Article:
Four members of Kadima (which is pretty much the only mainstream party in the Knesset that will have anything to do with J Street anymore) are reportedly facing opposition from fellow party members over their decision to speak at the J Street conference early next week:
“I have my own criticism of the current government, but there have to be limits, and this organization is doing tremendous damage to Israel,” said Kadima MK Ze’ev Bielski, a former Jewish Agency chairman. …
MK Shai Hermesh added that he could do his job of trying to topple the government while in Israel, but when he went abroad, he wouldn’t cooperate with any organization that worked against the Israeli government.
“It is too bad that some of my colleagues do not understand the danger of supporting an organization that is working against Israel,” Hermesh said.
The damage that J Street has sustained to its reputation over the past year has made it much easier for politicians to oppose the group or simply ignore it altogether. This couldn’t be more obvious than when you compare the list of speakers from J Street’s 2009 conference with the list of speakers at this year’s conference. While almost no high-ranking Israeli or American politicians will be in attendance this year, in 2009 the conference drew some impressive names, including National Security Adviser Gen. Jim Jones and Sen. John Kerry.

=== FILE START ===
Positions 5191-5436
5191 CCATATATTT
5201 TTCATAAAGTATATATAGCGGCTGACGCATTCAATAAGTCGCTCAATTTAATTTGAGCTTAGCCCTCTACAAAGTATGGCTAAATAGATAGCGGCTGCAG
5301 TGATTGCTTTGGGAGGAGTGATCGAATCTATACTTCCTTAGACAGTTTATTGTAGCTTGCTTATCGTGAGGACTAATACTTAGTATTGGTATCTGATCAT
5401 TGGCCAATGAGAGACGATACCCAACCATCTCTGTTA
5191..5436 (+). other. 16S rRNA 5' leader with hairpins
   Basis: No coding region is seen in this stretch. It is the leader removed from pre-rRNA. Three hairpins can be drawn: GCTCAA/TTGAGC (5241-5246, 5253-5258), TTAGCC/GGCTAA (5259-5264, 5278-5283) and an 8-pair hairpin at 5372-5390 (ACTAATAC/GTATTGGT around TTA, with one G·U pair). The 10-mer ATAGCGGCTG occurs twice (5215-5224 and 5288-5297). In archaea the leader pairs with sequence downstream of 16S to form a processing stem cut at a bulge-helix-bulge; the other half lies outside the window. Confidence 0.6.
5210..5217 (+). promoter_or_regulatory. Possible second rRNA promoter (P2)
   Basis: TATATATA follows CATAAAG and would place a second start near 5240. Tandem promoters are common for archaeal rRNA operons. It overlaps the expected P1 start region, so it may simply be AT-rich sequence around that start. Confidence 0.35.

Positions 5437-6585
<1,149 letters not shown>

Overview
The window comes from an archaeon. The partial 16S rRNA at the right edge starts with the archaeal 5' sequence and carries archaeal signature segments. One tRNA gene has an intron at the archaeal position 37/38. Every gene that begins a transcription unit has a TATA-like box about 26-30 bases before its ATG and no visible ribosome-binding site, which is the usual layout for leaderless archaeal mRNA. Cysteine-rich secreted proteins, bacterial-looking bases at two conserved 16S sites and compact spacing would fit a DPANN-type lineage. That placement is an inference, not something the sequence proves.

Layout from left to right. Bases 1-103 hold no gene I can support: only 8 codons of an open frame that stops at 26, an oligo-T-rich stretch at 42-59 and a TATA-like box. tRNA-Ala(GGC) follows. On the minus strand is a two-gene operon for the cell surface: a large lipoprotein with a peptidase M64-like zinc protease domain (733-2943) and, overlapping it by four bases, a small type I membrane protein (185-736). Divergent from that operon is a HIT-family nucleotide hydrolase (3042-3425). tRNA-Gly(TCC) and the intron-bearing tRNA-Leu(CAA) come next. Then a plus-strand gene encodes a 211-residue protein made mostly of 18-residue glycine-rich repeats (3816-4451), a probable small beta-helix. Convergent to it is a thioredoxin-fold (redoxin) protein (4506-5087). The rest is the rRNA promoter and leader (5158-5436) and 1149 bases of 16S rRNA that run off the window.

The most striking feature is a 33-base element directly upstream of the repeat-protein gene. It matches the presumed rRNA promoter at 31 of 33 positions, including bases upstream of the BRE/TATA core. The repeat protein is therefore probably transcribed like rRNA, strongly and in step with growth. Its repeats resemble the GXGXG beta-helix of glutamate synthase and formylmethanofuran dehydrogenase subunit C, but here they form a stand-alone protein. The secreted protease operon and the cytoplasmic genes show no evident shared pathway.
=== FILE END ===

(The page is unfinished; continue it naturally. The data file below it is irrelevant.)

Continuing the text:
“J Street tried unsuccessfully to get more senior Israeli politicians to come, including the most dovish minister in the cabinet, Intelligence Services Minister Dan Meridor (Likud),” reported the Jerusalem Post.
The group just doesn’t have the influence it once did, even among left-wing politicians.